With winter weather in other parts of the country continuing to affect travel, Harry Reid International Airport had the second-highest number of canceled and delayed flights as of Monday afternoon.
Online flight tracker FlightAware showed that by 7 p.m., 21 percent, or 165 flights, leaving Reid were canceled and 134 flights were delayed. Another 184 flights into Reid were canceled.
The only airport with more delays and cancellations was Denver International Airport.
“We would recommend checking with individual airlines or FlightAware,” Harry Reid spokesperson Sabrina Khater said Monday.
Nationwide, more than 5,700 flights going in and out of U.S. airports were canceled Monday as extreme winter weather impacted much of the rest of the country. About 60 percent of the U.S. population faced some sort of winter weather advisory or warning, and temperatures plummeted drastically below normal from east of the Rocky Mountains to the Appalachians.
The most impacted airline across the country was Southwest. Nearly 2,900 Southwest flights were canceled, and more than 700 were delayed across the country.
By Monday evening, 73 percent of Southwest flights were canceled and 11 percent delayed in Las Vegas. FlightAware showed 285 Southwest flights were canceled by Monday evening flying in or out of Harry Reid.
And Tuesday promises more of the same; by 7 p.m. Monday Southwest had already canceled more than 2,400 flights for Tuesday.
“With consecutive days of extreme winter weather across our network behind us, continuing challenges are impacting our customers and employees in a significant way that is unacceptable,” Southwest said in a statement posted to its website Monday. “And our heartfelt apologies for this are just beginning.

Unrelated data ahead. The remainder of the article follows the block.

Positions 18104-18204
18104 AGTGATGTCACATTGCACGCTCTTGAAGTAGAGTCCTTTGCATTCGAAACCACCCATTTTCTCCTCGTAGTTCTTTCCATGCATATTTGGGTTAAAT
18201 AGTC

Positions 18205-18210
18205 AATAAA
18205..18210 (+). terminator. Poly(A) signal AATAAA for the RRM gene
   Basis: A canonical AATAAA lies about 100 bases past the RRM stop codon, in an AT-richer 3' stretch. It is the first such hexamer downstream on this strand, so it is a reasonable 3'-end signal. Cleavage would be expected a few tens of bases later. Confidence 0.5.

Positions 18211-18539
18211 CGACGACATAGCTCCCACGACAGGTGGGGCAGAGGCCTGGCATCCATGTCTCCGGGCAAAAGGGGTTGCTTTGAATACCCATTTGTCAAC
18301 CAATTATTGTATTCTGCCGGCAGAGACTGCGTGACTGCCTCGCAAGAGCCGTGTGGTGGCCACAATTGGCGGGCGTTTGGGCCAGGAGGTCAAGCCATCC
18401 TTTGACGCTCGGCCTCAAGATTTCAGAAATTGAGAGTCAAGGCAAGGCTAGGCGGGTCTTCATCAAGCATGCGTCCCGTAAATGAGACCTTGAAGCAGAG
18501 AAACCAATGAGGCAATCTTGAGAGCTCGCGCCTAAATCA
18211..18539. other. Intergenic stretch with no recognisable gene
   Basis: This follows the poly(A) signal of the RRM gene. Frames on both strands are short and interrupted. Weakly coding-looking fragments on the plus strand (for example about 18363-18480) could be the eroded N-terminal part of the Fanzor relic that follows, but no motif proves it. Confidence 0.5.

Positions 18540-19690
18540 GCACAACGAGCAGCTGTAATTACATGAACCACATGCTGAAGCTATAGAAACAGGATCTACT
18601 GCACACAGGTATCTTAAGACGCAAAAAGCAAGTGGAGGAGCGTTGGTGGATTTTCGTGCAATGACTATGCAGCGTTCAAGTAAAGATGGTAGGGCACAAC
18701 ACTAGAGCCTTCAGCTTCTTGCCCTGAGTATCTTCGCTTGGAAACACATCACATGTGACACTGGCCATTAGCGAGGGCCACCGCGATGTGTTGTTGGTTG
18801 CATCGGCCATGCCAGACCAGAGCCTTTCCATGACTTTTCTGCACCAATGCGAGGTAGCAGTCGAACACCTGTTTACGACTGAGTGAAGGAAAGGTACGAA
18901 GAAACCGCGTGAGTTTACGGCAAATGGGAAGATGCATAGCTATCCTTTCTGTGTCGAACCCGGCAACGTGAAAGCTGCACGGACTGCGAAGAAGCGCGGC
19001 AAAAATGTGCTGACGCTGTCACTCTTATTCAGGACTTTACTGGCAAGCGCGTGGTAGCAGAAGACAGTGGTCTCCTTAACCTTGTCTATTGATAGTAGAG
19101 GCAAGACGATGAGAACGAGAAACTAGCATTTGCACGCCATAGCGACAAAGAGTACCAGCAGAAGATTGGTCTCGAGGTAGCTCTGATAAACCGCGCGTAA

“We’re working with safety at the forefront to urgently address wide-scale disruption by rebalancing the airline and repositioning crews and our fleet ultimately to best serve all who plan to travel with us,” the statement said.
FlightAware showed that every airport with flights that go in and out of the U.S. had at least 11 flights canceled Monday by 1 p.m.
By the evening, most delays were in cold weather cities, including Reno, Chicago and Seattle.
A report from the National Weather Service published Sunday said the cold front that blew in Friday evening brought snow, subzero temperatures and high winds to a large swath of the country. Many Eastern cities accumulated over a foot of snow, with the Buffalo area especially hard hit.
“New snowfall and reduced visibility from both the snow and blowing/drifting snow quickly resulted in treacherous travel that persisted in some areas for over 24 hours,” the report read.